Meeting the shortfall in masks, sanitizers and protective equipment
Now, more than ever, these women – many of whom escaped poverty through the SHG route and know what it is like to be destitute and poor – are living up to their motto of self-help and solidarity.
Groups across the country are working furiously to make up the shortfall of masks and personal protective equipment (PPE). In Odisha, for instance, poor rural women who were once engaged in stitching school uniforms are sewing masks instead. Over the past couple of weeks, these women have produced more than 1 million cotton masks, helping equip police personnel and health workers, while earning something for themselves.
All told, more than 19 million masks have been produced by some 20,000 SHGs across 27 Indian states, in addition to over 100,000 liters of sanitizer and nearly 50,000 liters of hand wash. Since production is decentralized, these items have reached widely-dispersed populations without the need for complex logistics and transportation.
Running community kitchens
With huge numbers of informal workers losing their livelihoods during the lockdown and food supply chains getting disrupted in some areas, SHGs have set up over 10,000 community kitchens across the country to feed stranded workers, the poor, and the vulnerable.
In Kerala, the Kudumbashree network, one of the country’s earliest community platforms of women with 4.4 million members and several years of catering experience behind them, were the government’s natural choice to run a number of these kitchens. Given the massive nature of the challenge, these groups have dramatically ramped up their efforts and are now running 1,300 kitchens across the state, while also delivering food to those in quarantine and the bedridden.
In Jharkhand, where poverty is high, SHGs – being the closest to the ground – are helping district administrations identify pockets of hunger and starvation so efforts can be made to ameliorate them.
Importantly, the SHGs are helping curb rumor and misinformation. “The women are systematically using their vast network of WhatsApp groups to ward off chaos and confusion, providing critical support to the government in this hour of need. The recent devasting impact on migrant labor, where huge numbers of suddenly out-of-work families started walking back to their villages hundreds of miles away, shows how critical it is for authentic information to filter down to the grassroots,” explained Varun Singh, the Bank’s social development specialist.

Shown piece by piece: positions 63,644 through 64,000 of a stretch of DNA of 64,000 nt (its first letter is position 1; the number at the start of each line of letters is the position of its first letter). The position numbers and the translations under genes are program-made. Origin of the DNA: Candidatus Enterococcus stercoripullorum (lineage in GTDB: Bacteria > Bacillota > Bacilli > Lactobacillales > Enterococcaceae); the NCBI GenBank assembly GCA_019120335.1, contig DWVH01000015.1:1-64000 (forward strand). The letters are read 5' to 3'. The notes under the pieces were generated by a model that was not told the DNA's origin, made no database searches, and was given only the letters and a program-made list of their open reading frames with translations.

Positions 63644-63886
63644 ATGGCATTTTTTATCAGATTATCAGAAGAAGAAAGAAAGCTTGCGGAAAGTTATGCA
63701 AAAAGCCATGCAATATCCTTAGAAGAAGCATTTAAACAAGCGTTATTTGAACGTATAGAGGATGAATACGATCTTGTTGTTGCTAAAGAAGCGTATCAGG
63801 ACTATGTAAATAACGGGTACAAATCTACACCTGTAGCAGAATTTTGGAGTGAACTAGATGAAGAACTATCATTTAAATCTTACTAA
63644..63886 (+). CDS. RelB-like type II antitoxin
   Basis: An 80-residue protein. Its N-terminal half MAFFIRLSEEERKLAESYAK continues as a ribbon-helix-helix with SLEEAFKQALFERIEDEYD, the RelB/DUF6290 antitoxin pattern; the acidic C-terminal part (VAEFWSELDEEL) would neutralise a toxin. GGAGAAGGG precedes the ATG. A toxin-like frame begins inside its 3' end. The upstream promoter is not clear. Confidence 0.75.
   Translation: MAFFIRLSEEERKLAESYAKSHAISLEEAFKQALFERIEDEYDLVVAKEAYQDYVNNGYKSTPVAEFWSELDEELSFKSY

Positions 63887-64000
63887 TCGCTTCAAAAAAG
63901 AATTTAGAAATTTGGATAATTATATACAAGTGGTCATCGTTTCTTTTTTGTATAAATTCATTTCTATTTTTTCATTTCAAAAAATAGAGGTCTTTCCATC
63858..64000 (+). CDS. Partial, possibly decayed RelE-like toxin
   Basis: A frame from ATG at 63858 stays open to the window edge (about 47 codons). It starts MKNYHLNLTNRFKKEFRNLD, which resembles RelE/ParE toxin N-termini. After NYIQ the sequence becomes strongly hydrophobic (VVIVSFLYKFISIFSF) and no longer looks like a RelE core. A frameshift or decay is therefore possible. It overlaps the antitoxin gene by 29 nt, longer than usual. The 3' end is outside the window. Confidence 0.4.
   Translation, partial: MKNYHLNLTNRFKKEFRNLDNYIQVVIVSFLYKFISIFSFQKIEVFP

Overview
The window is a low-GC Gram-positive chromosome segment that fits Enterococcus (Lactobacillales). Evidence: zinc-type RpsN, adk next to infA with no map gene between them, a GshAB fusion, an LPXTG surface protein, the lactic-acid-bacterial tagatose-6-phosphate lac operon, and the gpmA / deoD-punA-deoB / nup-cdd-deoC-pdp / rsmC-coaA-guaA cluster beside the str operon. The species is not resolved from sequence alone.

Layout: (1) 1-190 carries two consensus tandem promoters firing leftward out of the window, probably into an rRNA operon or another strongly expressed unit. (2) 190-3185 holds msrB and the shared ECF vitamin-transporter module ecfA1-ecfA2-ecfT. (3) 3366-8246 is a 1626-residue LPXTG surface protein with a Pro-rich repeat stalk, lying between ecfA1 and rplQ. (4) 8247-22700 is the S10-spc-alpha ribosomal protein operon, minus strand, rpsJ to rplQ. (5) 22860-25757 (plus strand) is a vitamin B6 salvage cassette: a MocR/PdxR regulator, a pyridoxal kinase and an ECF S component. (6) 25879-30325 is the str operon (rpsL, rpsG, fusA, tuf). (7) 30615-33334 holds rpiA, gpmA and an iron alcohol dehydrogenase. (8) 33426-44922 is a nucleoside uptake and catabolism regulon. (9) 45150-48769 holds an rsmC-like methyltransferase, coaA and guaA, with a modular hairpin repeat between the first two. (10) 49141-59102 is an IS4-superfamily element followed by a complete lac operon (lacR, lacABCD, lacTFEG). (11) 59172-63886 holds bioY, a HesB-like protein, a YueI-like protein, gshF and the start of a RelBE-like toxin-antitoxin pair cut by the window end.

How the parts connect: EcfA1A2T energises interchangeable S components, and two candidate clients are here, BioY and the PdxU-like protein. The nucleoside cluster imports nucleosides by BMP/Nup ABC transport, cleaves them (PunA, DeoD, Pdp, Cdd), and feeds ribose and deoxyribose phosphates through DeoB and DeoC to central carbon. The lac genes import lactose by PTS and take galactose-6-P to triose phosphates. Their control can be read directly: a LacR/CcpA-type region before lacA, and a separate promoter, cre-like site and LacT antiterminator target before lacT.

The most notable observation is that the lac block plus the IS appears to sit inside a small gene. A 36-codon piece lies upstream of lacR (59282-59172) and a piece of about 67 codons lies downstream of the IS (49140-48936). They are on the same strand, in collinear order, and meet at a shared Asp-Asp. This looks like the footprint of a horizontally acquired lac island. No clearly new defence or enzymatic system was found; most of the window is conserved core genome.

Women’s groups are also disseminating Covid related messages among hard-to-reach populations. In Kerala, Kudumbashree is spearheading the government’s Break the Chain campaign by raising awareness about hand hygiene and social distancing through mobile phones, posters and weekly meetings. In Bihar, one of India’s poorest states, Jeevika – the state’s SHG platform – is spreading the word about handwashing, quarantine and self-isolation through leaflets, songs, videos and phone messages.
Women are also running help desks, and delivering essential food supplies to the elderly and the quarantined. In Jharkhand, where large numbers of people migrate to other states to work, they are running a dedicated helpline for returning migrants and other vulnerable families.
Providing banking and pension services
Since access to finance is critical for people to sustain themselves during the lockdown, SHGs women who also work as banking correspondents have emerged as a vital resource. Deemed as an essential service, these bank sakhis have continued to provide doorstep banking services to far-flung communities, in addition to distributing pensions and enabling the most needy to access credits into their accounts through direct benefit transfers (DBT). Banks have given these women special orientation and provided them with financial incentives to enable them to continue to work during the lockdown.
“Women at the center of development has been an important story in South Asia. In these extraordinary times, when we are all united in our fight against the Covid 19 virus, these women’s groups are playing a critical role,” said Junaid Ahmad, the World Bank’s country director in India.
“Across the country, women’s SHGs have risen to this extraordinary challenge with immense courage and dedication,” summed up Alka Upadhyay, Additional Secretary in India’s Ministry of Rural Development, which manages the NRLM.
“Their quick response to food insecurity and shortages in goods and services shows how this decentralized structure can be a vital resource in a time of crisis. The strength of India’s rural women will continue to be essential in building back economic momentum after the most critical period is over.”
Women’s SHGs are being supported by Government of India’s National Rural Livelihoods Mission (NRLM) which is co-financed by the World Bank. NRLM has scaled up the SHG model across 28 States and 6 Union Territories of the country, reaching more than 67 million women. The women have saved $1.4 billion and leveraged a further $37 billion from commercial banks.